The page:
Allen, Mariette Pathy. TransCuba. Daylight Community Arts Foundation. 2014. $45.00. 142p. HC. ISBN 978-0988983137.
Until recently, Cuba would have been one of the last places imaginable to be featured in a coffee-table book of art photographs of people who are transgender. Wendy Watriss says in introductory comments, “A deep-seated macho culture was reinforced by the moral puritanism that has characterized communist rule throughout the world.” At the end of the book, there are interviews with Allen’s subjects whose experiences amply illustrate that observation. The text throughout is in English and Spanish.
Among the Cuban government’s recent developments is a change in how LGBT people are officially viewed, led by Raul Castro’s daughter Mariela Castro Espin. Allen’s photographs document this new openness in scenes of homes and families, both in Havana and in smaller communities. There are also nudes and scenes of prostitutes waiting for work. A few photographs are of performers.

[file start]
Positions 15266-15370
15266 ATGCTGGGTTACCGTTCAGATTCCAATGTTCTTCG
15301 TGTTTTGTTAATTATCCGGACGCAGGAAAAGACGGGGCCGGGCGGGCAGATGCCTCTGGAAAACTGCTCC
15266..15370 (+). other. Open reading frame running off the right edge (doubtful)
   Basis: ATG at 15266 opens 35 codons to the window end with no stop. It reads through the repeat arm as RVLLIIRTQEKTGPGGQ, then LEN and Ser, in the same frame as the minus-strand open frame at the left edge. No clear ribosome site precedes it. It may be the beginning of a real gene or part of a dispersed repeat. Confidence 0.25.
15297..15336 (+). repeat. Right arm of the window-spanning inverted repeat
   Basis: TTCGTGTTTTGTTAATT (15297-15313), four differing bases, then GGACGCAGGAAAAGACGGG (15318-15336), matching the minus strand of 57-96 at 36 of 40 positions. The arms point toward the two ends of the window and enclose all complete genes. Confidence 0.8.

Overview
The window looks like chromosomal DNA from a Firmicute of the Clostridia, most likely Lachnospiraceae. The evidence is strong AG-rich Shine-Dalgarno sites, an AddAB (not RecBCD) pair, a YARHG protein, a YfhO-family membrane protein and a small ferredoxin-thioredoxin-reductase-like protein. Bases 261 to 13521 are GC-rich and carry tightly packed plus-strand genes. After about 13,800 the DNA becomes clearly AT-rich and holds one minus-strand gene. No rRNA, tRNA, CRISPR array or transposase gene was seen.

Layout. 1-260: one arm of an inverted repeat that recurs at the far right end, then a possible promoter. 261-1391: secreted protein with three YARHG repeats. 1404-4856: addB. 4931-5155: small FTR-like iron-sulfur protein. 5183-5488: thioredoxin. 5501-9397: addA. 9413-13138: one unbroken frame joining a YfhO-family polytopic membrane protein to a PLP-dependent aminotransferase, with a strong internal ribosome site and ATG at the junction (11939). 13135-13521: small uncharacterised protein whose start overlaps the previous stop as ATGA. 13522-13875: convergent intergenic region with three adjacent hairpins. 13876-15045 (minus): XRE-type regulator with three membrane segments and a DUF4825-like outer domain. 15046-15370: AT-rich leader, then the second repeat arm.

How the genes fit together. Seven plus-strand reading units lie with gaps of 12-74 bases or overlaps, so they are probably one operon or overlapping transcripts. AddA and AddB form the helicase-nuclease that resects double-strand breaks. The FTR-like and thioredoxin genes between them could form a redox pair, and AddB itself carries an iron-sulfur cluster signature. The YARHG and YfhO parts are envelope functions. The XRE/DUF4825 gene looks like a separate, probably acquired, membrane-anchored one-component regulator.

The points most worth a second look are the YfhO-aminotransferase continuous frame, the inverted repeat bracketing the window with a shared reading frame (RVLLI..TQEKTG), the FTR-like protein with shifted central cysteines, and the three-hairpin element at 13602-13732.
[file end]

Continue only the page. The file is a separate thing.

This is Allen’s third book portraying people who are transgender. Her empathy for her subjects has enabled the viewer to see them as ordinary and interesting, not exotic or other. At the same time, the book is a portrait of a nation in the midst of many changes, as Allen puts it, “I see transgender Cubans as a metaphor for Cuba itself: people living between genders in a country moving between doctrines.”
In addition to those who enjoy photography as art, TransCuba will appeal to readers interested in LGBT experiences, or in Cuba as it evolves. TransCuba is less consciously art than Transfigurations, an oversize book of black and photographs of people in transition, published in 2011. Libraries that are developing collections on gender identity will want TransCuba for its affirming and un-sensationalized portrayal of transgender individuals.
Carolyn Caywood, retired from Virginia Beach Public Library